# Homework Help: Three rescuers pulling horizontally on a safety net to keep it taut

1. Feb 21, 2013

### Sneakatone

Three rescuers are pulling horizontally on a safety net to keep it taut. One pulls northward with a force of 295n; the second pulls in a direction 31 degrees south of west wit ha force of 250N. In which direction and with what force must the third pull to keep the net stationary?

I dont know how to solve for the force but I have an angle of 37 degrees.
as a model but I do not know where they get the numbers like -120 N and -150 N.

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2. Feb 21, 2013

### haruspex

Re: Three rescuers pulling horizontally on a safety net to keep it tau

37 degrees which way from what compass direction? Pls post your working.
In the example, they take the given forces, as vectors, and resolve them into components in the NS and EW directions. Do you know how to do that?

3. Feb 21, 2013

### Sneakatone

Re: Three rescuers pulling horizontally on a safety net to keep it tau

37 degrees south of east. there wasn't really a real strategy to it I just added 6 to 31 to get 37.

4. Feb 21, 2013

### haruspex

Re: Three rescuers pulling horizontally on a safety net to keep it tau

I won't ask where the 6 came from.
Do you know how to resolve forces into orthogonal components, and use those in statics equations?

5. Feb 21, 2013

### Sneakatone

Re: Three rescuers pulling horizontally on a safety net to keep it tau

I do not

6. Feb 21, 2013

### haruspex

Re: Three rescuers pulling horizontally on a safety net to keep it tau

Then I don't understand how you are expected to solve a question like this. Have you not been taught anything related?
OK, so given a force F magnitude F at angle θ north of east (I choose that reference because anticlockwise from the positive x axis is a standard way of specifying directions in maths), you can 'resolve' it into two forces. There are any number of choices for the directions in which to resolve it, but standard would be N and E. The component in the E direction has magnitude F cos θ, and that due n has magnitude F sin θ.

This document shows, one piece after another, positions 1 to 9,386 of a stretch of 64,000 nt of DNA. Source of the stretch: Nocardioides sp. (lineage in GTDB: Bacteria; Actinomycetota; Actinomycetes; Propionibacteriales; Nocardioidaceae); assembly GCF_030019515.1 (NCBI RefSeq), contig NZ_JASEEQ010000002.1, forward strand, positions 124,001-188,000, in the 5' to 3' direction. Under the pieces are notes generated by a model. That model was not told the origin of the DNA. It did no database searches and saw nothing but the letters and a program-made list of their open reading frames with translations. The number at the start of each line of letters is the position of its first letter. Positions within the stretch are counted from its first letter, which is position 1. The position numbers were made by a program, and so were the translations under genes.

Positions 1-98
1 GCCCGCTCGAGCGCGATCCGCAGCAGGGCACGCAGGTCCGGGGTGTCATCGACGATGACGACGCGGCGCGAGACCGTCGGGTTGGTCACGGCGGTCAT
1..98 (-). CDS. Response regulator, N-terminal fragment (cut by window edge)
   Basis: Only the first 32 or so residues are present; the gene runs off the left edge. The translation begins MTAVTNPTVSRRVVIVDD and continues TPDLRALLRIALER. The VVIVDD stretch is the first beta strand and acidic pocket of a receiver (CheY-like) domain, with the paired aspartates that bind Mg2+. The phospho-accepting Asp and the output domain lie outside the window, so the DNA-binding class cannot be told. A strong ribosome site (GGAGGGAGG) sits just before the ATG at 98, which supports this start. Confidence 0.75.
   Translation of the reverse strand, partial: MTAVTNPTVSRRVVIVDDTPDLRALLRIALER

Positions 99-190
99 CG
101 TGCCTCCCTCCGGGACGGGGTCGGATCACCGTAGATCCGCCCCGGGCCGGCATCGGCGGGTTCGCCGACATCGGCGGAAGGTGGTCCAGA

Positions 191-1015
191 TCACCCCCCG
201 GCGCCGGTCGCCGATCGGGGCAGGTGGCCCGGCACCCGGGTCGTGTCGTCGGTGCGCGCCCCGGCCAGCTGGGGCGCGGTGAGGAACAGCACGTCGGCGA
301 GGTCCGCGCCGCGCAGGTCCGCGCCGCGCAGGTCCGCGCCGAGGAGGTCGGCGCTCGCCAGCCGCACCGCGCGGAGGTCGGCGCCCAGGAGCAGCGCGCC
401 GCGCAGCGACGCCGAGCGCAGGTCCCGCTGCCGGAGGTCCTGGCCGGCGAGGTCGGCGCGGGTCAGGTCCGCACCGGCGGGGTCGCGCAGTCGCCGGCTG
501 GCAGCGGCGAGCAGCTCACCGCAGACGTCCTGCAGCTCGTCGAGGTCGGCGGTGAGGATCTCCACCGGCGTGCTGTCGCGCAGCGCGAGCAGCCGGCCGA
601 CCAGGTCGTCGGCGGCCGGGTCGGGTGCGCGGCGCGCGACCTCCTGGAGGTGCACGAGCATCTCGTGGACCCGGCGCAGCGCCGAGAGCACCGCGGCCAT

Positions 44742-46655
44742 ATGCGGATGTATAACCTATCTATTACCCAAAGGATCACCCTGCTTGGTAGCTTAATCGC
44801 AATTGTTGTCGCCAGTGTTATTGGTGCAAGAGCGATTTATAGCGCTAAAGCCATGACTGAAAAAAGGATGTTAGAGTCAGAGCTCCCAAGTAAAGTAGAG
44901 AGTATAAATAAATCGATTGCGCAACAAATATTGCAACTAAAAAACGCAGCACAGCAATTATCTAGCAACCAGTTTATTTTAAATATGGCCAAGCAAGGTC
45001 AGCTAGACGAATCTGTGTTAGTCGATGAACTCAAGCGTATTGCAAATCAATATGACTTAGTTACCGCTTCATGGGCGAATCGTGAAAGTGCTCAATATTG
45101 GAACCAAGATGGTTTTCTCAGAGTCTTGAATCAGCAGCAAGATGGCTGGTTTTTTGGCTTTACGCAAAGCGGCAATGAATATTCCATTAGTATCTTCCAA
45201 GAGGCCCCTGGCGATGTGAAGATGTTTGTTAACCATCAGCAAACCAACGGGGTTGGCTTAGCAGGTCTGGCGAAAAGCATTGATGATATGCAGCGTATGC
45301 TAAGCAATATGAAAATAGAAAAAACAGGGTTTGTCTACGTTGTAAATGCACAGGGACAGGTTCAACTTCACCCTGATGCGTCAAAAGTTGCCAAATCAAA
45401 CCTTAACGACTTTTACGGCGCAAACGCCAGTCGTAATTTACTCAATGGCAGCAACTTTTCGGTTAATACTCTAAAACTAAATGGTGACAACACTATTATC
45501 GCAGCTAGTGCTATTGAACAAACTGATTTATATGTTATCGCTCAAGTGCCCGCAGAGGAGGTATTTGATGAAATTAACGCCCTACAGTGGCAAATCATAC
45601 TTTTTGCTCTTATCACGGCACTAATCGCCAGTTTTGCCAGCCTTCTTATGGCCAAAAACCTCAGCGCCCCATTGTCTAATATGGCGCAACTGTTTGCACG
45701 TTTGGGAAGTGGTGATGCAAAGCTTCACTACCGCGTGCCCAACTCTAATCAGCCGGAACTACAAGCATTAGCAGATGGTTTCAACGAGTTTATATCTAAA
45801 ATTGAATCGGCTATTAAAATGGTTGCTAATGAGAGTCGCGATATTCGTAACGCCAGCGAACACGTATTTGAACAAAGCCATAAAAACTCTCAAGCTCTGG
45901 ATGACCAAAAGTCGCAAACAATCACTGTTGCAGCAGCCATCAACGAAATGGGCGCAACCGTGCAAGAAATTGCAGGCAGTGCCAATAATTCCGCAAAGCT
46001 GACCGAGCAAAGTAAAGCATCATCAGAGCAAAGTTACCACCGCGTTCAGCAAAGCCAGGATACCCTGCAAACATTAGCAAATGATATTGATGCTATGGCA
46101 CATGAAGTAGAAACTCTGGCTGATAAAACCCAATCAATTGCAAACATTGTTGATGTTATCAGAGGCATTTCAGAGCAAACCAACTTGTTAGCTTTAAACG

If everything is in equilibrium (i.e. no acceleration), the sum of components of forces in the EW direction is 0. Similarly in the NS direction.
So:
- create unknowns for the magnitude and direction for the third force
- resolve each of the three forces into NS and EW components
- write out the statics equation for each of NS, EW

Last edited: Feb 21, 2013
7. Feb 21, 2013

### Sneakatone

Re: Three rescuers pulling horizontally on a safety net to keep it tau

this is how I see it, its probaly not right

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8. Feb 21, 2013

### Sneakatone

Re: Three rescuers pulling horizontally on a safety net to keep it tau

would equations like t=w/sin(theta) be relavent?

9. Feb 21, 2013

### Sneakatone

Re: Three rescuers pulling horizontally on a safety net to keep it tau

I tried using angle ratios like (31/37)295 with all the combinations but I dont know if that s right either.

10. Feb 21, 2013

### haruspex

Re: Three rescuers pulling horizontally on a safety net to keep it tau

In the drawing, you've written 25N instead of 250N for the second force.
You don't make it clear which angle is 31 degrees. You've no basis for marking any angle as being 37 degrees.
This is how you resolve a force (or one way, at least):
- find the angle, θ, the force makes to due East, measured anticlockwise. For a force due N, that's 90 degrees, due W 180 degrees, etc. Depending onwhat you use to calculate sines and cosines, you may need to convert to radians.
- if the force has magnitude F, it resolves into F*cos(θ) due E and F*sin(θ) due N. Be careful with signs here.
When you've done that:
- add up all the due N components for a due N result to get RN, say.
- add up all the due E components for a due E result to get RE, say.
- the magnitude of the resultant force is √(RN2+RE2); its direction is atan(RN/RE). You may need to convert the angle back from radians to degrees. Taking an arctan cannot distinguish directions that differ by 180 degrees, so you'll need to think about which of the two answers it is.